Even established filmmakers struggle to raise money to make documentaries. To secure the dollars she needed for her directing debut, Hillevi Loven diligently applied for grants. She also took an unconventional route: She underwent a makeover by celebrity stylist Ken Paves and was featured in an issue of O magazine, resplendent in a $10,500 ankle-length floral Dior skirt and a sleek black $960 Dior sweater. “It was pretty absurd,” Loven says with a laugh. “But I’ve always thought of the media as a tool for any social issues or causes that you’re working on. It definitely gave us more traffic on the website, and just having more traffic definitely raises the visibility of my film.”
Loven’s documentary, Deep Run , follows Cole Ray Davis, a transgender teen in rural North Carolina, as he grapples with faith, love, rejection, and family. The film was named best documentary at the 2015 Austin Gay and Lesbian International Film Festival, and was an official selection at six other film festivals.
Loven didn’t plan to make a film about a transgender teen. Her initial interest was in youth-voter mobilization, which led her to explore conservative Christian youth culture. To meet teens, she followed a Christian punk band, Gray Lines of Perfection, on a tour through the South. But when Loven connected with a 17-year-old Christian lesbian, Jasmine, the filmmaker knew she’d found the strong, articulate character she’d been seeking to anchor her work.
Then, more than two years into the project, Jasmine came out as transgender and announced a new identity as Cole. That revelation upended the storyline. “It was a bit overwhelming because I’d written proposals, and it was definitely a regroup,” she recalls. “But the strongest work that we did together came out after that point.”
She likened the pivot to her experiences in her 20s producing underground theatre. “There’s a kind of improvisation that goes on,” she says. “You have to be open to what life is offering you and what your characters’ lives are offering you.You are knitting particular strands of their stories and their lives.You have to be open to unknown twist and turns. That’s the invigorating part of it.”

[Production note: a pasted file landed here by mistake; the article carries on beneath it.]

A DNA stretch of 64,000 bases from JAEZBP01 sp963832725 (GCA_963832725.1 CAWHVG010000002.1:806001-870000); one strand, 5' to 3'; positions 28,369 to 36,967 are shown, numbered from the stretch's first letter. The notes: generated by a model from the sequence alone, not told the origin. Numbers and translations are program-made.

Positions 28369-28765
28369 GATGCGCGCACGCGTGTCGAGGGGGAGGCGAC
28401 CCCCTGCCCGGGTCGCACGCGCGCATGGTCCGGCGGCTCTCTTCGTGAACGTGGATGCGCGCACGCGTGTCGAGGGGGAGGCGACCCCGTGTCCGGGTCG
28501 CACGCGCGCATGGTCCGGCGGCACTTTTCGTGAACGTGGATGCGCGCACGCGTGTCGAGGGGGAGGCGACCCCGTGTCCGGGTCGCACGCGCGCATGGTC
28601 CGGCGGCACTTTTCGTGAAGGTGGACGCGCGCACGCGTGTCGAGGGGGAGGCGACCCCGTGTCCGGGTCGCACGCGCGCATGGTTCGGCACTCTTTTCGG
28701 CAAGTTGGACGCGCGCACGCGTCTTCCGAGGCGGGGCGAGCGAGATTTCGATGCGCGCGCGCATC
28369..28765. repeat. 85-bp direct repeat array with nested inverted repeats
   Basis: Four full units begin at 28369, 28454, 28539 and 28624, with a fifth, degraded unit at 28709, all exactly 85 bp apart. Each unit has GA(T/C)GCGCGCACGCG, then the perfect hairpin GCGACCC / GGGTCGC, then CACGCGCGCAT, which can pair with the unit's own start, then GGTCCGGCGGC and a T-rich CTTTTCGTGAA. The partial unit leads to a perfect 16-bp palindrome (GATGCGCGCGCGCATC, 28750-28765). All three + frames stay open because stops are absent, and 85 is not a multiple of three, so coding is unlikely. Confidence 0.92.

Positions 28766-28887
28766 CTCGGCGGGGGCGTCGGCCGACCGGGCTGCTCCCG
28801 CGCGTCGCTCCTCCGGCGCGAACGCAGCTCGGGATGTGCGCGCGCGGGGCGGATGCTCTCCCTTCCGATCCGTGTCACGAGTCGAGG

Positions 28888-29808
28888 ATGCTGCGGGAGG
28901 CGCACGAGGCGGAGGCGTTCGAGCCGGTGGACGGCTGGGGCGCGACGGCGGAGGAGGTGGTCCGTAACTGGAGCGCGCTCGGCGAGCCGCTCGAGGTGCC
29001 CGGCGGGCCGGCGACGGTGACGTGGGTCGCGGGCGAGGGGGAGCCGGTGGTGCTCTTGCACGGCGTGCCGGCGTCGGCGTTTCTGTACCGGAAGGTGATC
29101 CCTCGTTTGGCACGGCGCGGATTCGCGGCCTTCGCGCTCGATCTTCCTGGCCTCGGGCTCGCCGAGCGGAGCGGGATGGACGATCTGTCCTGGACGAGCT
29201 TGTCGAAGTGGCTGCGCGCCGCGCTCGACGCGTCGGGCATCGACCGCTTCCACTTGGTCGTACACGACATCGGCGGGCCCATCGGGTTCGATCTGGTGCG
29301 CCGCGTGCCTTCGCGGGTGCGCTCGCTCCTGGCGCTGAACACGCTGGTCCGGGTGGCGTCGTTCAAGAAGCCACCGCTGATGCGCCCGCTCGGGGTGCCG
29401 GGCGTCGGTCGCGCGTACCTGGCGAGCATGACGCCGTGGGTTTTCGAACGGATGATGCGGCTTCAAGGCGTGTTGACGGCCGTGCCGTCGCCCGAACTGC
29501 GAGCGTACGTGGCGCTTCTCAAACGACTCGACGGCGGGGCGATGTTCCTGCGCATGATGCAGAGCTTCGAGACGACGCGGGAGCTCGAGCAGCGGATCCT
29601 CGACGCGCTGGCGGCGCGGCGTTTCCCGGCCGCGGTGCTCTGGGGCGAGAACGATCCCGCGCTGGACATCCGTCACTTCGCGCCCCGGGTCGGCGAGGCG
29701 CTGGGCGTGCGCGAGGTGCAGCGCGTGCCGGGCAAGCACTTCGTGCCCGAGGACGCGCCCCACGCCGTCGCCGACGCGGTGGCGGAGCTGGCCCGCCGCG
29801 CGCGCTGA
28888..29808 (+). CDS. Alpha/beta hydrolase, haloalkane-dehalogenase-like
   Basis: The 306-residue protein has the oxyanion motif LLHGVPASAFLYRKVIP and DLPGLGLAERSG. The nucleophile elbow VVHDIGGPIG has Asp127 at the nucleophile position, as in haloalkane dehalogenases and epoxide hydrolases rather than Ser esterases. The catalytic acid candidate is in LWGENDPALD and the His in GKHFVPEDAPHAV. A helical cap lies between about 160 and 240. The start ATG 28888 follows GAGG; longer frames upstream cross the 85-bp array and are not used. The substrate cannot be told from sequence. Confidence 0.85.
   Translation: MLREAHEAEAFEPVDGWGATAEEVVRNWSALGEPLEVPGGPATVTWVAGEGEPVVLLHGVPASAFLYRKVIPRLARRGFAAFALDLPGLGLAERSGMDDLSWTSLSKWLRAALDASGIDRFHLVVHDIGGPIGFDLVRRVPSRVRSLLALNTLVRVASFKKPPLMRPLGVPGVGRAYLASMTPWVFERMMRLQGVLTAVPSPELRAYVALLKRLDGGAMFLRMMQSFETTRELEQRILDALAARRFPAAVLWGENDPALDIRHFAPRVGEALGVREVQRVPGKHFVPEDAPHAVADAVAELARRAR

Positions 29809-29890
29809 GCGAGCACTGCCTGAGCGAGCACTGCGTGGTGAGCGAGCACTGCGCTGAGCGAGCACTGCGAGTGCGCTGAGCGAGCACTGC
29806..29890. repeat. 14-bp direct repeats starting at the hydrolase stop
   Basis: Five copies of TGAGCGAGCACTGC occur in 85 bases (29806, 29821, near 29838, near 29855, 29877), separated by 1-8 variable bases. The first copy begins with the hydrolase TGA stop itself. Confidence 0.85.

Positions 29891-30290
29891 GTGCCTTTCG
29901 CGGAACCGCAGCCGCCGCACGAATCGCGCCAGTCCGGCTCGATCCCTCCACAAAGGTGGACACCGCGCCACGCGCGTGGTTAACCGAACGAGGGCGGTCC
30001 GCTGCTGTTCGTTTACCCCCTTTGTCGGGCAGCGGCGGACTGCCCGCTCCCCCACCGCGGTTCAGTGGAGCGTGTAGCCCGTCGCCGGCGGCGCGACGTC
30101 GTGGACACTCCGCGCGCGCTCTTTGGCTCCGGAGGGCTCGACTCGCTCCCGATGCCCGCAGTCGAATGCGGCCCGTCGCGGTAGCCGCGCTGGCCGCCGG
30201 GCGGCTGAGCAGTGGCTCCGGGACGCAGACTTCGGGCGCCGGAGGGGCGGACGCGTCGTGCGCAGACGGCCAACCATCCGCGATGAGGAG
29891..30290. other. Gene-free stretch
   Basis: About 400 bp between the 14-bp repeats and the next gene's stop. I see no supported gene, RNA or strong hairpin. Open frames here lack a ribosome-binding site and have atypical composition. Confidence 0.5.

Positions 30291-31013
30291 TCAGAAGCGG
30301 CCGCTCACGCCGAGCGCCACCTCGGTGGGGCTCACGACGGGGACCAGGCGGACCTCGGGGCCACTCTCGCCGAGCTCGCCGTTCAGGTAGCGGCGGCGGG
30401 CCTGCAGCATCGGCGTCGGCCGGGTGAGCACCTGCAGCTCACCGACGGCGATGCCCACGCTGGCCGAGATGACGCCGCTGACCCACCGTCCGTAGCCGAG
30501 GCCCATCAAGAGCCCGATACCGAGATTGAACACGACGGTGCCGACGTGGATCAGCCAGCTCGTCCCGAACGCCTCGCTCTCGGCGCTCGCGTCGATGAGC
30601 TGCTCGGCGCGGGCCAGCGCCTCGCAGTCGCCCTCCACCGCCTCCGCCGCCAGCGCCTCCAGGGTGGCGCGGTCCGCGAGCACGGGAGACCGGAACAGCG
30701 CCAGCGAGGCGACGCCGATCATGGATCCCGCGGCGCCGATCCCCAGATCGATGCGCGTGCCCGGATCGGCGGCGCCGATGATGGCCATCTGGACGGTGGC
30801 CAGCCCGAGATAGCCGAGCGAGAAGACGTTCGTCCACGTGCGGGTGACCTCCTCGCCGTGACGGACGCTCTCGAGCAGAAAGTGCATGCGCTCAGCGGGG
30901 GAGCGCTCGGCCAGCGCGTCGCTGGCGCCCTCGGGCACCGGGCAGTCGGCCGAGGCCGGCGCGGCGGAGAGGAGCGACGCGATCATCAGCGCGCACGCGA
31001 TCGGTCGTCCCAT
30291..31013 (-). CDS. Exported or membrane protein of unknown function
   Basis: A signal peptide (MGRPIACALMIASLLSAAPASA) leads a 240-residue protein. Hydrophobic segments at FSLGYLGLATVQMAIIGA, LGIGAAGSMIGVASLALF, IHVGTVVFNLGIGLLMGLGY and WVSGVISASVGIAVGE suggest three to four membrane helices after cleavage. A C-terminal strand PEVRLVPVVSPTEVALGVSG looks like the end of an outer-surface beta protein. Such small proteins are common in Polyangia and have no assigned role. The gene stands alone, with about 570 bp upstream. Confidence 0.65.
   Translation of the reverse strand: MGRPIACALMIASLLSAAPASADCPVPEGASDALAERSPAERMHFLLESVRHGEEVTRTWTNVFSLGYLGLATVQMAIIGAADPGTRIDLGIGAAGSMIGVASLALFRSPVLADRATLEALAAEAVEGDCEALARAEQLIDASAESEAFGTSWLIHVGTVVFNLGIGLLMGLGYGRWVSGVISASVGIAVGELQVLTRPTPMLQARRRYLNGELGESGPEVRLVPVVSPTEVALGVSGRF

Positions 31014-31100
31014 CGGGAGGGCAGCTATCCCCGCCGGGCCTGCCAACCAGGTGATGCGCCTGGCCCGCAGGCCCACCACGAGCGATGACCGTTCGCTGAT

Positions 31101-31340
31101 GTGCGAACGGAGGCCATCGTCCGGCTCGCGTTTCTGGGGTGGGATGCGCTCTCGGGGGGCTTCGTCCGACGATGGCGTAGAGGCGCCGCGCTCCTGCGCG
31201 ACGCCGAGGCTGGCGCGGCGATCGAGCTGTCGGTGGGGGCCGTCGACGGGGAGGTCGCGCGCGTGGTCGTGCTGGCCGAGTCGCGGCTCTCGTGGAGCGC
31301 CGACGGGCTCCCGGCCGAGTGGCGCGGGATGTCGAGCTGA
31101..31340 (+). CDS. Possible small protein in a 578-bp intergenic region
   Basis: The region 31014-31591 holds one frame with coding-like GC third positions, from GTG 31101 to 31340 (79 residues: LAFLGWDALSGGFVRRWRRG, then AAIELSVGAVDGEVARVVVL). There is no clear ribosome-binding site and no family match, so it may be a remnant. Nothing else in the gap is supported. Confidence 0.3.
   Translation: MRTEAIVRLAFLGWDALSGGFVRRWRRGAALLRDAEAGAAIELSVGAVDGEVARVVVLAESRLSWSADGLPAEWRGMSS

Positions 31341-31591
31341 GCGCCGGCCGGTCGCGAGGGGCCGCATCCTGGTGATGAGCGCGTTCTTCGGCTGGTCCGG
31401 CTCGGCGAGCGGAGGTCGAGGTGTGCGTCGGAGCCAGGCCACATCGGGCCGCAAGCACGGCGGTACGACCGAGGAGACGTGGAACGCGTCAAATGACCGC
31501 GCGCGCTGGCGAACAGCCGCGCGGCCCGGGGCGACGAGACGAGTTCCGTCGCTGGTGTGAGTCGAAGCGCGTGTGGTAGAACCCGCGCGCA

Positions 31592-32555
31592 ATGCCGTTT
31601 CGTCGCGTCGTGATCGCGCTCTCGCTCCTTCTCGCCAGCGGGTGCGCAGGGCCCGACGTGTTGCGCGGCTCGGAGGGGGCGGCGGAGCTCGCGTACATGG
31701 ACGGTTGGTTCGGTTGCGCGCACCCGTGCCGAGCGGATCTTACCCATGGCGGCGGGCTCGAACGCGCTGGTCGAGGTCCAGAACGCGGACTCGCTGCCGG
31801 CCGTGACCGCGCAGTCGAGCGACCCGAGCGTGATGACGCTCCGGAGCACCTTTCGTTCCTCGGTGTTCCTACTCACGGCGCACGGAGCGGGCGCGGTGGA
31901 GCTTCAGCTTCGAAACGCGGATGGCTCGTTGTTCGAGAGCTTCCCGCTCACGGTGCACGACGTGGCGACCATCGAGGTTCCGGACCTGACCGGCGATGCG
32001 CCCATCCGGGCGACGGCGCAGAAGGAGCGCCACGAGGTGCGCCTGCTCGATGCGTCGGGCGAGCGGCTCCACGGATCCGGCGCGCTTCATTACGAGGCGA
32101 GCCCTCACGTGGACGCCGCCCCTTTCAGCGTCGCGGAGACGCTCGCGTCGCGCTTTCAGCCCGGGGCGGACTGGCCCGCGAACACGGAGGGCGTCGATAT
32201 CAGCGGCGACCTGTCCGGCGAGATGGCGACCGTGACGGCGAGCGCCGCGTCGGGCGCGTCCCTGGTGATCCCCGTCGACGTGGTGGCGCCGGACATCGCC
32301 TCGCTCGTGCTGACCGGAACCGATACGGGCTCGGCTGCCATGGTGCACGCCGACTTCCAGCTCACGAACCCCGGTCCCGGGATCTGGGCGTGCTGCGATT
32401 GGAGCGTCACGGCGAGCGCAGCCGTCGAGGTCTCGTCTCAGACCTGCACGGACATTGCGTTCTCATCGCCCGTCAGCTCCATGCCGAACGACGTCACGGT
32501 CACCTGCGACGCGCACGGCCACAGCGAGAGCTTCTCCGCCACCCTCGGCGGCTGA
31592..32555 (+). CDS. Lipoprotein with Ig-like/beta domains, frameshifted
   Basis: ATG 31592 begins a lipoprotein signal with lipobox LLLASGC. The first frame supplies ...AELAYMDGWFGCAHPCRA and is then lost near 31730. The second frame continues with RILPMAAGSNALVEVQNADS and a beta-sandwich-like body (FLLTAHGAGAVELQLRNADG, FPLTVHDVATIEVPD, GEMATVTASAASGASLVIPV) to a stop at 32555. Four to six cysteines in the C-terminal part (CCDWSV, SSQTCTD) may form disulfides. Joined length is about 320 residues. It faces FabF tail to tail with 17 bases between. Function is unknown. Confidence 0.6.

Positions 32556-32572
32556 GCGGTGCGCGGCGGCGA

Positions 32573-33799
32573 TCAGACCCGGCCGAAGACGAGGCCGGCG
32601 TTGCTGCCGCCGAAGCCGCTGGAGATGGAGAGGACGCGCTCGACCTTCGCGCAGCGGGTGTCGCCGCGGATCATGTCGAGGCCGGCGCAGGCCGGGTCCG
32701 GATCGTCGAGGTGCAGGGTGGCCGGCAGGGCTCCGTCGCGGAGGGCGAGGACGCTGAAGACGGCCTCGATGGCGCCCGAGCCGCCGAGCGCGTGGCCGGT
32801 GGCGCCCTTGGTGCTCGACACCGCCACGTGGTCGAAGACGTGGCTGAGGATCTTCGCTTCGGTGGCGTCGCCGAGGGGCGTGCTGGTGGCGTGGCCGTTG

Loven’s career has taken similar twists. A New Yorker, she studied visual arts and women’s studies at Barnard, where, as a transfer student, she found the rigorous academic community she was seeking. She segued from theatre to film in her 30s, enticed by the medium’s ability to bring social issues to diverse audiences. Along the way, she earned an MFA from Hunter College, taught media arts to LGBT youth, and made a documentary about the seductive excesses of Las Vegas’s all-you-can-eat buffets.
Loven amassed more than 200 hours of film during five years of shooting Deep Run . She painstakingly whittled it to 73 minutes. “You’re still constructing a script on a certain level, and there are many, many different directions it can go, so it’s a really challenging—and rewarding—process,” she says.
Loven received a welcome boost from the Sundance Institute’s documentary film program, which awarded her a fellowship and grant to help defray the film’s $100,000 cost. Actress Susan Sarandon, the film’s executive producer, provided financial and emotional support as well. A longtime LGBT rights supporter, the actress watched a rough cut and, moved by Cole’s story, designed a T-shirt to benefit the film. Sales raised more than $22,000, which enabled Loven to complete her edits. Sarandon also introduced the film at its New York City premiere last fall.
Loven is gratified by the warm reception Deep Run has received and plans to screen it at colleges and churches. Its debut coincided neatly, though quite unexpectedly, with the unparalleled new visibility of the transgender community.
“We’re at a point where more people are willing to watch a story like this,” Loven says. “I wanted to make a film that would communicate with people who might not have any familiarity with a small rural world or coming of age and being a young trans person. I’m happy the film can get wider exposure.” •